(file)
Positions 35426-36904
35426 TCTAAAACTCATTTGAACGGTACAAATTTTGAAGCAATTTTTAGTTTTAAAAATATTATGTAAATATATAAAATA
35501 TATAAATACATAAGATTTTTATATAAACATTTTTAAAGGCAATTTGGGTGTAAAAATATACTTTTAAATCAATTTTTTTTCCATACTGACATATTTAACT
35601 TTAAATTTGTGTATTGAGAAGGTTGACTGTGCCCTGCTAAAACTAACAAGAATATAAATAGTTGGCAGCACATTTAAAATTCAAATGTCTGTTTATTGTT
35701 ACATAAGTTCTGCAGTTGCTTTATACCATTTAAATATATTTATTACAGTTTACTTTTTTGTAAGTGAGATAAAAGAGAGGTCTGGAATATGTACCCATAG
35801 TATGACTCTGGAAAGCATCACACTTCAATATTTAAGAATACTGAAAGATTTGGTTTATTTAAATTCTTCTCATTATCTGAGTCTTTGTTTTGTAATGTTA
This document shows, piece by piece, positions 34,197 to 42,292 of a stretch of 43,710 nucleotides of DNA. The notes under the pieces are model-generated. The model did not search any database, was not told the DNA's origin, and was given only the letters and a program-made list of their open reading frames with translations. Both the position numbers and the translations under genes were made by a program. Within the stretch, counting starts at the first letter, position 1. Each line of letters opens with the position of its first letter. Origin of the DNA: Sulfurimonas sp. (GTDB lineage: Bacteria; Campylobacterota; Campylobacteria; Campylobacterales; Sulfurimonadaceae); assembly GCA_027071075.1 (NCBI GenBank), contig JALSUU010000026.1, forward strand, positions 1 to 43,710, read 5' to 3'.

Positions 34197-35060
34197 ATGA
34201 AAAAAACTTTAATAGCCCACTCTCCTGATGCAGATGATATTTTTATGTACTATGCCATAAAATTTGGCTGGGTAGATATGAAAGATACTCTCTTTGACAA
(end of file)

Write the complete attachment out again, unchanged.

Positions 35426-36904
35426 TCTAAAACTCATTTGAACGGTACAAATTTTGAAGCAATTTTTAGTTTTAAAAATATTATGTAAATATATAAAATA
35501 TATAAATACATAAGATTTTTATATAAACATTTTTAAAGGCAATTTGGGTGTAAAAATATACTTTTAAATCAATTTTTTTTCCATACTGACATATTTAACT
35601 TTAAATTTGTGTATTGAGAAGGTTGACTGTGCCCTGCTAAAACTAACAAGAATATAAATAGTTGGCAGCACATTTAAAATTCAAATGTCTGTTTATTGTT
35701 ACATAAGTTCTGCAGTTGCTTTATACCATTTAAATATATTTATTACAGTTTACTTTTTTGTAAGTGAGATAAAAGAGAGGTCTGGAATATGTACCCATAG
35801 TATGACTCTGGAAAGCATCACACTTCAATATTTAAGAATACTGAAAGATTTGGTTTATTTAAATTCTTCTCATTATCTGAGTCTTTGTTTTGTAATGTTA
This document shows, piece by piece, positions 34,197 to 42,292 of a stretch of 43,710 nucleotides of DNA. The notes under the pieces are model-generated. The model did not search any database, was not told the DNA's origin, and was given only the letters and a program-made list of their open reading frames with translations. Both the position numbers and the translations under genes were made by a program. Within the stretch, counting starts at the first letter, position 1. Each line of letters opens with the position of its first letter. Origin of the DNA: Sulfurimonas sp. (GTDB lineage: Bacteria; Campylobacterota; Campylobacteria; Campylobacterales; Sulfurimonadaceae); assembly GCA_027071075.1 (NCBI GenBank), contig JALSUU010000026.1, forward strand, positions 1 to 43,710, read 5' to 3'.

Positions 34197-35060
34197 ATGA
34201 AAAAAACTTTAATAGCCCACTCTCCTGATGCAGATGATATTTTTATGTACTATGCCATAAAATTTGGCTGGGTAGATATGAAAGATACTCTCTTTGACAA